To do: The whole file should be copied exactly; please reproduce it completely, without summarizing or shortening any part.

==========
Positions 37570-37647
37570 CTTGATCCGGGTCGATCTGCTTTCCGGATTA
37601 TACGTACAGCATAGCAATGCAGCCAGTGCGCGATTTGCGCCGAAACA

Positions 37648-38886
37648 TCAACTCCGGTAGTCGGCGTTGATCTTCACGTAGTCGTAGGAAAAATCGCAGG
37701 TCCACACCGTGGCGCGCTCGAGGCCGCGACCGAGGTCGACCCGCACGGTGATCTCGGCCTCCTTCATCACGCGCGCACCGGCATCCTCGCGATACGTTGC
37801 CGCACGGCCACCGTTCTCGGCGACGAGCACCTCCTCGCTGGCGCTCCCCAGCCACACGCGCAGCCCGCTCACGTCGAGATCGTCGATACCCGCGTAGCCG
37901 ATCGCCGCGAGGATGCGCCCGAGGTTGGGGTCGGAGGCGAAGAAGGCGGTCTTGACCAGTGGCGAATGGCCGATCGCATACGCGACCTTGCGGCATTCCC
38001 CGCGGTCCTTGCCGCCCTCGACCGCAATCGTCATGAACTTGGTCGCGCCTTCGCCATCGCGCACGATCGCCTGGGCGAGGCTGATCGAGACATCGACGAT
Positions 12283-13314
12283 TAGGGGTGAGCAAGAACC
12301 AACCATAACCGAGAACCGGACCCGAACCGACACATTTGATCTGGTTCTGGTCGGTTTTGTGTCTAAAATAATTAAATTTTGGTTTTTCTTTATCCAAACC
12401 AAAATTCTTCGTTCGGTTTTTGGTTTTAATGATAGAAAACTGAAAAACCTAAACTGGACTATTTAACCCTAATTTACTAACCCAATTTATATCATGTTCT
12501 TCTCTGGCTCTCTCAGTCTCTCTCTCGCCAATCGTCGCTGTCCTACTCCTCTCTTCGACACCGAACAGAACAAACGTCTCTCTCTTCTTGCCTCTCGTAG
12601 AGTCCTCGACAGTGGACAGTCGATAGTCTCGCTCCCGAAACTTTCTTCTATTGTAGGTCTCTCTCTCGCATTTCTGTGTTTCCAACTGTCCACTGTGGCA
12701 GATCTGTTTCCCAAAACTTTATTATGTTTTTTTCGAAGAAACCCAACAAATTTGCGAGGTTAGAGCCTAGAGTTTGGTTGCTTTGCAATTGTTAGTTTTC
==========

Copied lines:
Positions 37570-37647
37570 CTTGATCCGGGTCGATCTGCTTTCCGGATTA
37601 TACGTACAGCATAGCAATGCAGCCAGTGCGCGATTTGCGCCGAAACA

Positions 37648-38886
37648 TCAACTCCGGTAGTCGGCGTTGATCTTCACGTAGTCGTAGGAAAAATCGCAGG
37701 TCCACACCGTGGCGCGCTCGAGGCCGCGACCGAGGTCGACCCGCACGGTGATCTCGGCCTCCTTCATCACGCGCGCACCGGCATCCTCGCGATACGTTGC
37801 CGCACGGCCACCGTTCTCGGCGACGAGCACCTCCTCGCTGGCGCTCCCCAGCCACACGCGCAGCCCGCTCACGTCGAGATCGTCGATACCCGCGTAGCCG
37901 ATCGCCGCGAGGATGCGCCCGAGGTTGGGGTCGGAGGCGAAGAAGGCGGTCTTGACCAGTGGCGAATGGCCGATCGCATACGCGACCTTGCGGCATTCCC
38001 CGCGGTCCTTGCCGCCCTCGACCGCAATCGTCATGAACTTGGTCGCGCCTTCGCCATCGCGCACGATCGCCTGGGCGAGGCTGATCGAGACATCGACGAT
Positions 12283-13314
12283 TAGGGGTGAGCAAGAACC
12301 AACCATAACCGAGAACCGGACCCGAACCGACACATTTGATCTGGTTCTGGTCGGTTTTGTGTCTAAAATAATTAAATTTTGGTTTTTCTTTATCCAAACC
12401 AAAATTCTTCGTTCGGTTTTTGGTTTTAATGATAGAAAACTGAAAAACCTAAACTGGACTATTTAACCCTAATTTACTAACCCAATTTATATCATGTTCT
12501 TCTCTGGCTCTCTCAGTCTCTCTCTCGCCAATCGTCGCTGTCCTACTCCTCTCTTCGACACCGAACAGAACAAACGTCTCTCTCTTCTTGCCTCTCGTAG
12601 AGTCCTCGACAGTGGACAGTCGATAGTCTCGCTCCCGAAACTTTCTTCTATTGTAGGTCTCTCTCTCGCATTTCTGTGTTTCCAACTGTCCACTGTGGCA
12701 GATCTGTTTCCCAAAACTTTATTATGTTTTTTTCGAAGAAACCCAACAAATTTGCGAGGTTAGAGCCTAGAGTTTGGTTGCTTTGCAATTGTTAGTTTTC